Troubled Woodlawn High plans academic overhaul

The Baltimore Sun

Administrators at Woodlawn High School, the only Baltimore County high school to have reached "restructuring status" after years of failing to meet state benchmarks in reading and math, have begun the wrenching process of planning an overhaul of the school's academic program.

In recent meetings with teachers, staff and parents, Principal Edward D. Weglein explained the four options being considered but stressed that no decisions have been made.

"Within any of them, there's no real perfect answer," Weglein said in an interview. "But we'll work toward picking the best option."

Under the No Child Left Behind Act, schools that fail to reach federal standards after five consecutive years enter the restructuring planning stage. Failing schools must develop a plan to replace most or all of the staff, reopen as a charter school, contract with a private entity or bring in a "distinguished principal" from another district.

In Maryland, 40 schools are in restructuring planning. Three of those schools are in Baltimore County - Woodlawn High and Southwest Academy and Lansdowne middle schools.

Woodlawn Middle implemented its restructuring plan last year, though it wasn't required to do so because it made required gains during the 2005-2006 school year.

Nearly 70 schools statewide have launched restructuring plans. Woodlawn High - whose plan is due by April to state education officials - would have to restructure next school year only if it fails to meet reading and math benchmarks this school year.

With nearly 2,000 students, Woodlawn is one of the county's largest high schools. In recent results, the school, which is 90 percent black, had only 32.3 percent of the Class of 2009 passing the state's high school assessment for algebra - one of four exams required for graduation.

Weglein said he met with teachers and parents to tell them that the restructuring planning process is under way. Informing the public is one of the first steps required by state education rules.

He said the meetings were not scheduled to quell rumors of a state takeover that had been circulating among teachers and parents.

State education officials confirmed that they have no plans to take over the school. Ann E. Chafin, assistant state superintendent, said Maryland law doesn't prescribe a state takeover as a restructuring option. It is, however, an option that federal law allows.

Chafin said the state's role is to ensure that the school's planning is progressing. She said Woodlawn's leaders will need to address such questions as: How well do the teachers know the curriculum? Do the school's teachers have the capacity to move forward with changes? What does the school need, in terms of resources and money?

Weglein said the meetings were held to provide information, which he acknowledged is limited at this early stage in the process.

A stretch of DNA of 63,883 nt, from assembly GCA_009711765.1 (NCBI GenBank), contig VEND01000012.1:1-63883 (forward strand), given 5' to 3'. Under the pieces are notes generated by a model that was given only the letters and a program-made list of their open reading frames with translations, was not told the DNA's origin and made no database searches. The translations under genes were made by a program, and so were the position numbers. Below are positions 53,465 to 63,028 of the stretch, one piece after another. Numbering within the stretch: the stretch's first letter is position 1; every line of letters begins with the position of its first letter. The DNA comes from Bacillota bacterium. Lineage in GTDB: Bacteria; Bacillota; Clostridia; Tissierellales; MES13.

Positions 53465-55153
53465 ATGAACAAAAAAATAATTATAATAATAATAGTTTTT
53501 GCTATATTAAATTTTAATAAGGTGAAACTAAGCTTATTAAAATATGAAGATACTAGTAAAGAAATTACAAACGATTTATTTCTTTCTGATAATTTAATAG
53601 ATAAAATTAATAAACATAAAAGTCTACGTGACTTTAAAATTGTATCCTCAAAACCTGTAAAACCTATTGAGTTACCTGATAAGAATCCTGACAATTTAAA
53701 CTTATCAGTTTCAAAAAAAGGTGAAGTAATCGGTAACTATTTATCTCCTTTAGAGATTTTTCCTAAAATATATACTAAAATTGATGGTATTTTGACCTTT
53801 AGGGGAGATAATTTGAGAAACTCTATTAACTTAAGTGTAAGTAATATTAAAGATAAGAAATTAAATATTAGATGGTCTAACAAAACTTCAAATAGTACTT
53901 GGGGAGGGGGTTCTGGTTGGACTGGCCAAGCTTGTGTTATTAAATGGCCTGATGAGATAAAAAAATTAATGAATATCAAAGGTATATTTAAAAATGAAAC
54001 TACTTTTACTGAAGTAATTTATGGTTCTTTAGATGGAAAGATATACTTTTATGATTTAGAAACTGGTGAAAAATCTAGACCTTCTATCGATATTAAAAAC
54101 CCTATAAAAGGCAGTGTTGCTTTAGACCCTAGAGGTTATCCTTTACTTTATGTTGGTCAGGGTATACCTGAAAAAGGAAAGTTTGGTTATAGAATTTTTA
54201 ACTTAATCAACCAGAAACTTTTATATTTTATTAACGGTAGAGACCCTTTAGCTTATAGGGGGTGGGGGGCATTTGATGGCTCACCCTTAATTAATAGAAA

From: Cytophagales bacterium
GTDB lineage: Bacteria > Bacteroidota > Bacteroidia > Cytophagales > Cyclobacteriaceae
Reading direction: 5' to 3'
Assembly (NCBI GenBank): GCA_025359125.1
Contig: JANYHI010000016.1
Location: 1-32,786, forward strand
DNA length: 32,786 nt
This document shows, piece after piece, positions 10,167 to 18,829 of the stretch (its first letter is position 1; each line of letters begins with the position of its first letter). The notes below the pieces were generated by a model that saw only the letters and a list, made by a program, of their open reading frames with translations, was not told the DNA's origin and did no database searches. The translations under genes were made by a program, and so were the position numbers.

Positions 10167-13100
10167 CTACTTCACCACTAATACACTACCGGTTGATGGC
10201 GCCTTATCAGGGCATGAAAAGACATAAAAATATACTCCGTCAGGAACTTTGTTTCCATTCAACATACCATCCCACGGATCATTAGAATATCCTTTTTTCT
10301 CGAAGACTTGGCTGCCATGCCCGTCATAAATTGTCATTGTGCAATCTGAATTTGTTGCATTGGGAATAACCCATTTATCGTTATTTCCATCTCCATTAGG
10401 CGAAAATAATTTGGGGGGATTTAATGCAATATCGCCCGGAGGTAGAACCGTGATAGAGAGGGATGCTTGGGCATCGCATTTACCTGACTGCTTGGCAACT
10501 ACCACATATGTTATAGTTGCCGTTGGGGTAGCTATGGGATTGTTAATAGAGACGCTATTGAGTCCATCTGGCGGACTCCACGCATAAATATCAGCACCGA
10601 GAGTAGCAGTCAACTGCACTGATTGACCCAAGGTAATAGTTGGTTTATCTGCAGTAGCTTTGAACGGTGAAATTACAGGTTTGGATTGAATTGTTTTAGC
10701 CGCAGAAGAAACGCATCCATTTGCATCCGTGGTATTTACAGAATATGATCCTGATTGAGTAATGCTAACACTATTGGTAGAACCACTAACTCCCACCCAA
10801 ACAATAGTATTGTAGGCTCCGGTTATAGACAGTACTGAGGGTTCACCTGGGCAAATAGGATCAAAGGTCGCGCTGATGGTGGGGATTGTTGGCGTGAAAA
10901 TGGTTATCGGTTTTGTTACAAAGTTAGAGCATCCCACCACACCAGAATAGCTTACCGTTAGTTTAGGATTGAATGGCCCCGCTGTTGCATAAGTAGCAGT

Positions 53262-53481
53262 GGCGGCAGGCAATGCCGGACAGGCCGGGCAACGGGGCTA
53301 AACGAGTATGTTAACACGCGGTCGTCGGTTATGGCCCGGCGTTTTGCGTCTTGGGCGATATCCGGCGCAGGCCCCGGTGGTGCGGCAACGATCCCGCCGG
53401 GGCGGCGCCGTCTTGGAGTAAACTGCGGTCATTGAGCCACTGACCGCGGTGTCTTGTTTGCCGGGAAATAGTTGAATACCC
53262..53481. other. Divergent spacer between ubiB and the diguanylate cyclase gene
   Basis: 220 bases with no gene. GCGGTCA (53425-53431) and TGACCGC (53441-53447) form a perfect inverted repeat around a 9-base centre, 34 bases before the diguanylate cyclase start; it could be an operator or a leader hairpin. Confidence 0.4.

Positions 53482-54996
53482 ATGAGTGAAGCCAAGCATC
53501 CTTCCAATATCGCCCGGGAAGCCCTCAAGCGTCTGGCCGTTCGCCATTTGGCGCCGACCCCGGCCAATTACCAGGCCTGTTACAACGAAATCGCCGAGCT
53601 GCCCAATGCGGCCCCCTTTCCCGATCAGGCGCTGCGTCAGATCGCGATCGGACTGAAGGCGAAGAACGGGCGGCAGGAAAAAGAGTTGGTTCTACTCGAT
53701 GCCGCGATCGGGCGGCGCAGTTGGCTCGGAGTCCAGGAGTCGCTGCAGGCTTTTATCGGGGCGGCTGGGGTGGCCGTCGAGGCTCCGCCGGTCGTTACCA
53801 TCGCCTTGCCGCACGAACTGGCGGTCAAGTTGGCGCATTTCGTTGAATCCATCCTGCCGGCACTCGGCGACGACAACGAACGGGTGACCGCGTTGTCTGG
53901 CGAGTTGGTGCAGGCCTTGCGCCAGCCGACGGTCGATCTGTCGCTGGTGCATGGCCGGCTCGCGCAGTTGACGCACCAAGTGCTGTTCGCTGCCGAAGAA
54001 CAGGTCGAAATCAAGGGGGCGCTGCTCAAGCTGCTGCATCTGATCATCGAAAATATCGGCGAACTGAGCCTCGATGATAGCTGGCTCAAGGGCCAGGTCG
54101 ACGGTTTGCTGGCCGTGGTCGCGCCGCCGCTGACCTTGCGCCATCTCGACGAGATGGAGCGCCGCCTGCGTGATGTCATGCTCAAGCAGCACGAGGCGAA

"I would love to say to somebody, 'Here is what you can expect,' but I can't," he said. "This is something of a major magnitude to the community, I can't play down that point. ... But we can't give details because we don't have details yet."

He said he and his staff noted questions raised during the meetings, and his goal is to gather more information and meet again before the winter break.

Parent Miko Baldwin said changes are necessary but that she worries about losing teachers and maintaining popular programs such as the robotics club and Advancement Via Individual Determination, a national college preparatory program. She said she hopes Weglein, the school's fifth principal in about a decade, will stay.

"If they go with a charter or a private entity, are they going to be able to maintain the same programs?" she asked.

The options have key differences. For instance, reopening as a charter school protects union contract provisions, while all terms are negotiable under a contract with a private entity. Schools that choose to force all or most of the staff to reapply - such as Annapolis High, where about half of its 111 teachers chose to leave this year - experience the turmoil of losing longtime educators.

Manuel Rodriguez, the system's southwest area assistant superintendent, said officials are researching the options. He said the involvement of parents, teachers, students and the community is vital to the process.

"It's natural for them to feel uncertainty because at this point we're all uncertain," Rodriguez said. "I can assure you that the intent is to keep everybody informed along the way."



School administrators held meetings with teachers, parents and staff.

November through January:

School administrators to gather information on four options and compare with other school systems' choices; collect student and school data; assess teacher and student needs; hold more meetings with teachers, parents and community; and present findings to the area assistant superintendent.

February through April:

Area assistant superintendent presents information to the schools superintendent, who selects an option and seeks school board approval; the board-approved plan is due to state education officials by April.


School begins operating under chosen restructure option if it fails to meet state benchmarks for 2007-2008 school year.[Source: Baltimore County schools officials]

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